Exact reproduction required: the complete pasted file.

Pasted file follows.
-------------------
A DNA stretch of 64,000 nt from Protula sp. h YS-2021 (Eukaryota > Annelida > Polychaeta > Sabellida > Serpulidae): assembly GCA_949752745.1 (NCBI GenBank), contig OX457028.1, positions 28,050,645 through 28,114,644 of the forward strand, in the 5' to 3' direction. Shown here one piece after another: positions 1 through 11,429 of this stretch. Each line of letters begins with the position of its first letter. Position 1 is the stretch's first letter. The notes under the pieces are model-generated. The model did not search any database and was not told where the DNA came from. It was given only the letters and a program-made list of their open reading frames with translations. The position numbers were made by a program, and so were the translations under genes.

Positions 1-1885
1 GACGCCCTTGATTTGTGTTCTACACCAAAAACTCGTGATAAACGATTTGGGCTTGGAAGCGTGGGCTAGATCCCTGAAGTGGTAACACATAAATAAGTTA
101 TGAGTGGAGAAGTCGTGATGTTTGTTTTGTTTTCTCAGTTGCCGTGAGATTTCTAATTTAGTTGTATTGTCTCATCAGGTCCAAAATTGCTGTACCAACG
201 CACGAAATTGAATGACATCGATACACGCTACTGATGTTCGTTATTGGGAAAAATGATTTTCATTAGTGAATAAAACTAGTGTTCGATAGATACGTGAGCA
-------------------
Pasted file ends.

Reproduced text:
A DNA stretch of 64,000 nt from Protula sp. h YS-2021 (Eukaryota > Annelida > Polychaeta > Sabellida > Serpulidae): assembly GCA_949752745.1 (NCBI GenBank), contig OX457028.1, positions 28,050,645 through 28,114,644 of the forward strand, in the 5' to 3' direction. Shown here one piece after another: positions 1 through 11,429 of this stretch. Each line of letters begins with the position of its first letter. Position 1 is the stretch's first letter. The notes under the pieces are model-generated. The model did not search any database and was not told where the DNA came from. It was given only the letters and a program-made list of their open reading frames with translations. The position numbers were made by a program, and so were the translations under genes.

Positions 1-1885
1 GACGCCCTTGATTTGTGTTCTACACCAAAAACTCGTGATAAACGATTTGGGCTTGGAAGCGTGGGCTAGATCCCTGAAGTGGTAACACATAAATAAGTTA
101 TGAGTGGAGAAGTCGTGATGTTTGTTTTGTTTTCTCAGTTGCCGTGAGATTTCTAATTTAGTTGTATTGTCTCATCAGGTCCAAAATTGCTGTACCAACG
201 CACGAAATTGAATGACATCGATACACGCTACTGATGTTCGTTATTGGGAAAAATGATTTTCATTAGTGAATAAAACTAGTGTTCGATAGATACGTGAGCA